I've posted before on a general reluctance to sing, which is to say I'm aware of it. My theory is that people think there's a group of people who are "singers," who are allowed to sing because their voices have been approved (by somebody) as not dangerous to the natural order of the universe. Everyone else is "audience."
I have a parallel theory, that everyone actually wants to sing and hopes that someone, somewhere, will let them into the group of approved singers, because singing is really damn fun. This is the desire that drives karaoke, American Idol, and the like. The trials of shame are worth it if perhaps one day you'll be allowed to sing without shame. Sometimes you'll see friends casually sitting around singing, or somebody singing in her car with the window rolled down. It's as though they're getting away with something.
For my Didactic Modernism class on Tuesday morning, I made my students sing. I wasn't sure I was really going to do it, up until that very morning.
Nearly first thing, I asked them to sing a major scale, which they did, being good sports. Then I had them sing the scale in parallel thirds, which they again did. Finally, I taught them to sing the first four measures of this song (the whole song only being eight measures anyway), in four-part harmony. The bass situation was a little pathetic, especially since I categorically cannot sing bass, and we sounded terrible, but I gave them to understand that sounding like angels wasn't really the point. Wonderful students that they are, they gave it a shot, and we muddled through pretty well.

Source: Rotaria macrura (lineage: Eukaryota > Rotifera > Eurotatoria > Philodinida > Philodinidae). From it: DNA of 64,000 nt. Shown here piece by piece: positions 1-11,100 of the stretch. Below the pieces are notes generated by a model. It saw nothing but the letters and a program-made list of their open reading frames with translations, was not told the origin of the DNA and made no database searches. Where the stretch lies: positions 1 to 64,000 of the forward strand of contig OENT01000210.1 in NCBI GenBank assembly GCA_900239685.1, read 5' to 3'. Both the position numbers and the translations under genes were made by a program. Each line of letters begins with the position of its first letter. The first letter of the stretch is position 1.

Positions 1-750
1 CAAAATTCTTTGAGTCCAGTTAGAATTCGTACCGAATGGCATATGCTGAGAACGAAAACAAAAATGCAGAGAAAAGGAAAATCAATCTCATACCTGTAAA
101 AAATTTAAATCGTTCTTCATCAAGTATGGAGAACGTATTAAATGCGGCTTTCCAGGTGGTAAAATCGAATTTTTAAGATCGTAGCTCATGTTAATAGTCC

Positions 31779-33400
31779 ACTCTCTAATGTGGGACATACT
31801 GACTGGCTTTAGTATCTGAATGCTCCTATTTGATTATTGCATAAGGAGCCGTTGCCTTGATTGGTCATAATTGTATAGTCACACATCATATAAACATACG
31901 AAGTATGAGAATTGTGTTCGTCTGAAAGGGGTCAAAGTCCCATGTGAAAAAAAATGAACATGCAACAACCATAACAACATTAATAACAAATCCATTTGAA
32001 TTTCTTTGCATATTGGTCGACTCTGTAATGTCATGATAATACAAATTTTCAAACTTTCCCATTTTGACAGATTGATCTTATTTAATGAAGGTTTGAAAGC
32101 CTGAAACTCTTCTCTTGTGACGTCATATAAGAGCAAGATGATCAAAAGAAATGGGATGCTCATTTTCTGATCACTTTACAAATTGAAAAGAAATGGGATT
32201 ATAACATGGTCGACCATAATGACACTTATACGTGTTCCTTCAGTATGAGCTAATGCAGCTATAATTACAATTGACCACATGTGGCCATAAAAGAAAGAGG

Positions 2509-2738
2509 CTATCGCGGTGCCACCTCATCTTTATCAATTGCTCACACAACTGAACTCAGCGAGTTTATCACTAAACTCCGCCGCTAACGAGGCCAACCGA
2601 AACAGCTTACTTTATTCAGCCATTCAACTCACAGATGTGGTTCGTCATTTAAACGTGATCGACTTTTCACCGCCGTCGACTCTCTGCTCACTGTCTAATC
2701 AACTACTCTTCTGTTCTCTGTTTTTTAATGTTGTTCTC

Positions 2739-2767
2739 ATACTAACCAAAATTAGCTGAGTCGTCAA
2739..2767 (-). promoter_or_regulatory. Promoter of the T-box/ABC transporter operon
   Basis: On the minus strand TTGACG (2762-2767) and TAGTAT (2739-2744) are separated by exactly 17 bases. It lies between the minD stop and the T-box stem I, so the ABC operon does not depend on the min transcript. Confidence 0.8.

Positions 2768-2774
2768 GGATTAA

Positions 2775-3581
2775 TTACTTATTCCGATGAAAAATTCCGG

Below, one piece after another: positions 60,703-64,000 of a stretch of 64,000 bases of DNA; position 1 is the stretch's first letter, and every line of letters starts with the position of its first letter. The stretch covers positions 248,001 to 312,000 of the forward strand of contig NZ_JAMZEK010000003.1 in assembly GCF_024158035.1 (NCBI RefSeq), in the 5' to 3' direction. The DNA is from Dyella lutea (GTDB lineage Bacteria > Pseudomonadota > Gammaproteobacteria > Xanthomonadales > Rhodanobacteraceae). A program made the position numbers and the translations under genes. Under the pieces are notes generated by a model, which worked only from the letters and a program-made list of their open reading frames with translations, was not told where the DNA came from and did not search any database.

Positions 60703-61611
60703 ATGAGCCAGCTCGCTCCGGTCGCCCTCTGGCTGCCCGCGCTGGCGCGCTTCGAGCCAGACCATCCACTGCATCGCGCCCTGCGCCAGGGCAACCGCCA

The point was this. By making my students sing scales, and then learn from scratch a piece of music they'd never sung before, I put them in the position of beginners, including those who happened to have a lot of musical training. Perhaps they were feeling mildly insulted and not a little frustrated. Perhaps they felt that, as advanced English majors, they knew what they were supposed to be doing in an English class, and this was not it.
Modernist poetry, I argued, will do this to you. You think you know how to read, but it makes you start over; it puts you in the position of someone who has to go back to fundamentals and learn from the ground up. It addresses you as "ephebe." It tries to teach you the A B C of Reading. Hence "didactic modernism." As Julie Andrews would say: "When you read, you begin with A, B, C; when you sing you begin with do, re, mi."
Modernist poetry, I argued, is most difficult precisely when it seems simplest. So we spent some time looking at a snippet from Tender Buttons, and then a bit more time reading that often-read Williams poem, "This Is Just to Say."
I had one more ulterior motive with the singing, which was to set a tone for the class. They've all sung in front of one another; nothing they wish to say about Pound's Cantos could possibly be more risky. (This was of course a brilliant segue into my draconian course policies.)
I can't tell yet whether it was just a funny first-day gimmick or something that will produce a difference in the way the course operates--actually, there's no way I can ever tell. But if my students were traumatized they've hidden it well, and they were terrific discussing I. A. Richards on Thursday, so I'm calling it a success.